Saturday, February 2, 2013

Confessions of a Corporate Spy

What do you think it means to be an expert in "hard-to-get elicitation"? It means people tell you things. A competitive intelligence consultant discusses things that can help a business--at the expense of another.

When I strolled into a Talbots near closing time on a Wednesday night, I wasn't expecting Phipps Plaza in Atlanta's ritzy Buckhead neighborhood to be so dead. Perfect for me. Less so for the store manager. I entered keenly aware of how completely out of place I must have seemed--a heavyset thirtysomething black guy in Walmart dress slacks, trying to look casual while fondling Hil­lary Clinton-esque blouses. If I were on staff, I might have briefly considered the possibility that I had come in only to knock over the place while things were quiet.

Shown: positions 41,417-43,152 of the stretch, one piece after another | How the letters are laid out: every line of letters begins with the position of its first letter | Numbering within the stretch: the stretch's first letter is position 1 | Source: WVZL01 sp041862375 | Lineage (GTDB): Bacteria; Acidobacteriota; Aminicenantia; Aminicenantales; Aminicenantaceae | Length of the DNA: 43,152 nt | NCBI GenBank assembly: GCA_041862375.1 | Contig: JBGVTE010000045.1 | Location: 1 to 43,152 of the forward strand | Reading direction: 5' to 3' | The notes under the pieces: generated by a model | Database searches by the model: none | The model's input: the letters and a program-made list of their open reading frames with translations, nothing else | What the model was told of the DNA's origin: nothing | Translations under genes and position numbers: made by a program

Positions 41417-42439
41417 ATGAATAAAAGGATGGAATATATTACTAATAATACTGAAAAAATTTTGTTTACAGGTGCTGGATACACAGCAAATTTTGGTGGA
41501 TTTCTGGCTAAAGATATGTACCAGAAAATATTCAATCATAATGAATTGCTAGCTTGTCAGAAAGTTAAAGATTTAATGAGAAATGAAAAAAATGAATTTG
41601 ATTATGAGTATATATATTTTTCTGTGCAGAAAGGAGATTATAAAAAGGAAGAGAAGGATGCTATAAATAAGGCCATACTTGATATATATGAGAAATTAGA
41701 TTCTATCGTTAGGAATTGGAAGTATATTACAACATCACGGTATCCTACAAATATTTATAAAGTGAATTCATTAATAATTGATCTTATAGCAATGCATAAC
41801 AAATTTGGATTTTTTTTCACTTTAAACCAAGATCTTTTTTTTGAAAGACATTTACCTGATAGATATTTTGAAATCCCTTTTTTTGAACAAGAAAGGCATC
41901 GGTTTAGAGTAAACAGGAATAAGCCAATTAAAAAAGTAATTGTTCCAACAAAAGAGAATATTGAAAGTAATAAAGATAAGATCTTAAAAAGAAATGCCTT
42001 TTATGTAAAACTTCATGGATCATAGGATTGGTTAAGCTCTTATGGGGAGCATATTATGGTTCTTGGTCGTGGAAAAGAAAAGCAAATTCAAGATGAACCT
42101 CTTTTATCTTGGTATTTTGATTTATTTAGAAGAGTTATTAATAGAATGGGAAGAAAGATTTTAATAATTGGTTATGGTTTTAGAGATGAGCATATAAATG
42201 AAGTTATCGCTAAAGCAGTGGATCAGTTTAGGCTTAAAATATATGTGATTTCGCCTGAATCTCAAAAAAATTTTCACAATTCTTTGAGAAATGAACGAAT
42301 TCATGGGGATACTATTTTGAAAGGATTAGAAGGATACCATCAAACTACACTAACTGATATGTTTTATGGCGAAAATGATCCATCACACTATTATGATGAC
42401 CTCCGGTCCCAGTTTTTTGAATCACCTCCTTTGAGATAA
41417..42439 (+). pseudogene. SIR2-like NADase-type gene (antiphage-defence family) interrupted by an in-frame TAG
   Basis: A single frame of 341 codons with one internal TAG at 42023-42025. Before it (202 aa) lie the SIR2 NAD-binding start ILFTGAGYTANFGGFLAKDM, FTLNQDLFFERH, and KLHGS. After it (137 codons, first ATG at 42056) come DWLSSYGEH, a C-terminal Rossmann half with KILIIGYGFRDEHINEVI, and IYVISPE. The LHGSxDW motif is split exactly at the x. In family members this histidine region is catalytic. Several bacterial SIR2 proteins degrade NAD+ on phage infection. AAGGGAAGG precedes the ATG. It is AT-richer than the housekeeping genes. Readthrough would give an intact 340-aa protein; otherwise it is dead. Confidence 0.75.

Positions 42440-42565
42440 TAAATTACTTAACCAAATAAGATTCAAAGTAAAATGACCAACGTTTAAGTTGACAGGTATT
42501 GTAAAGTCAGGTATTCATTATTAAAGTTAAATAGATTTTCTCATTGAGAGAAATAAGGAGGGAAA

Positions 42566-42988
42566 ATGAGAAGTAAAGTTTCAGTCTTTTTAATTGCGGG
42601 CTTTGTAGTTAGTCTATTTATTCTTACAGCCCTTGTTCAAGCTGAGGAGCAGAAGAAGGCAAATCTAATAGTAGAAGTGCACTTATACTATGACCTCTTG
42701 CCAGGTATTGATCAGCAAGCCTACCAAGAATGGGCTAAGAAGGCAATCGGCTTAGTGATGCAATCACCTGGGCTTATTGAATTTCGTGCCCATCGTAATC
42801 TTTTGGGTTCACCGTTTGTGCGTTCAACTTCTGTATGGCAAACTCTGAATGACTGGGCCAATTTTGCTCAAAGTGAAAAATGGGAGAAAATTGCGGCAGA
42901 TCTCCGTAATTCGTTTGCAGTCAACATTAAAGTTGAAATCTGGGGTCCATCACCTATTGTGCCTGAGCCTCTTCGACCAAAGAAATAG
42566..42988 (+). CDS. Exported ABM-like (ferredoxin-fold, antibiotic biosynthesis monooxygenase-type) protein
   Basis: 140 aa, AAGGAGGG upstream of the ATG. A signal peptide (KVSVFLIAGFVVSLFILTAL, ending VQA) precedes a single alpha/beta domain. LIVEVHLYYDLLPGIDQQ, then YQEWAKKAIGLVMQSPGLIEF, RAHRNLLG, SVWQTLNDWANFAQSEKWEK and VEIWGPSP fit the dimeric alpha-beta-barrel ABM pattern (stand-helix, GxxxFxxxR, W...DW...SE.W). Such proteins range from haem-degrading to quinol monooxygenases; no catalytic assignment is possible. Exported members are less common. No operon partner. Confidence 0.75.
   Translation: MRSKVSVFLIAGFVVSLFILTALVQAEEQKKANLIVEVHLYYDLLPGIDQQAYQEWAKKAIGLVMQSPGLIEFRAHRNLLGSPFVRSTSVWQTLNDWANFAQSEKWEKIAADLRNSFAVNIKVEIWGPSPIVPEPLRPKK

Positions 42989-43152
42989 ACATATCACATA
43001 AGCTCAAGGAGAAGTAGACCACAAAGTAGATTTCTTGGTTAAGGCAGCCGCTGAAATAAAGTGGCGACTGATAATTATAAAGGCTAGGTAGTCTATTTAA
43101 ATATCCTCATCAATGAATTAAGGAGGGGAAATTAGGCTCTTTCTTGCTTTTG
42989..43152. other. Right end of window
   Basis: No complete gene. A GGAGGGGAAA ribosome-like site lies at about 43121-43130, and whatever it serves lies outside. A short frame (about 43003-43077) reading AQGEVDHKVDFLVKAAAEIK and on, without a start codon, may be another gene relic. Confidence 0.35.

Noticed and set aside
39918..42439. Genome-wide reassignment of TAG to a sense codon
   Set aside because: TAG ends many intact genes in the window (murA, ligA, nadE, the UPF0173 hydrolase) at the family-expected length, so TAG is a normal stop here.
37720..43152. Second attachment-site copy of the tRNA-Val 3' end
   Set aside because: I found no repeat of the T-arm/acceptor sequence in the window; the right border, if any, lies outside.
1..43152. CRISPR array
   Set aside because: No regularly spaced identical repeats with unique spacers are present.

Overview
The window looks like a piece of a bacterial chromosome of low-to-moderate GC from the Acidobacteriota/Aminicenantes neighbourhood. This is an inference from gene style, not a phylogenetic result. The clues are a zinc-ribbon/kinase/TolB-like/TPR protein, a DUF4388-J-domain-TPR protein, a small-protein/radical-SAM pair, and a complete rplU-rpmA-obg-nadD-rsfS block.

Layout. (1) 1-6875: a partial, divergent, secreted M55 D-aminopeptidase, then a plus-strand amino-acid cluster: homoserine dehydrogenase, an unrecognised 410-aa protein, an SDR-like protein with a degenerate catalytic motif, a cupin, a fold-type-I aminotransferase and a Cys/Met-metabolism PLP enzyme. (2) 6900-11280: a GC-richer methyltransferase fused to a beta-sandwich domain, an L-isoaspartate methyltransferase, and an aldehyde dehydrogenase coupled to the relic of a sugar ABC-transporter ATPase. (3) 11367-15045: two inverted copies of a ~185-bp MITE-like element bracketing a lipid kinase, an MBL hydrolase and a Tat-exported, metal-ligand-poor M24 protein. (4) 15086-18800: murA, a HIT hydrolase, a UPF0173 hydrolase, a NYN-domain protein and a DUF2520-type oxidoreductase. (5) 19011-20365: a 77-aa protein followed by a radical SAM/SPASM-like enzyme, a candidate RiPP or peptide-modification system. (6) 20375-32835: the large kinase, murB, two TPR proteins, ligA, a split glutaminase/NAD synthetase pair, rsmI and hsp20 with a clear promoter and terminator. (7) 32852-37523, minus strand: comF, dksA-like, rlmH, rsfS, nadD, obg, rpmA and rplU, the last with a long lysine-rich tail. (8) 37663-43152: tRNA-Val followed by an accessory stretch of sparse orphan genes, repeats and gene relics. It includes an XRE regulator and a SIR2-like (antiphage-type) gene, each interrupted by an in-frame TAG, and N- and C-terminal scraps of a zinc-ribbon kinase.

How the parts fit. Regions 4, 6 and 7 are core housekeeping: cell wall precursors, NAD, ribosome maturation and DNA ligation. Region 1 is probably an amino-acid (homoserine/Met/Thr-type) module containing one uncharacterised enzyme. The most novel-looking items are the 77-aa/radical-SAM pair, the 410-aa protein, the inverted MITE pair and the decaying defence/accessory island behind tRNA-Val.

And I would have been about right.
I'm a competitive-intelligence researcher. A spy, of sorts. I don't break the law. But I always feel like I'm right on the edge of it, never mind my rigid ethical standards. The information I secure is given freely and obtained legally, and I don't lie to get it, but in the back of my mind I'm always thinking, You probably don't want me to know this. I found myself on this perverse shopping trip for a smart green pleated skirt because a company had hired me to learn the sales targets and promotional activity from Talbots store managers. I had been recruited to attempt face-to-face social engineering--basically wheedling out the information in person.

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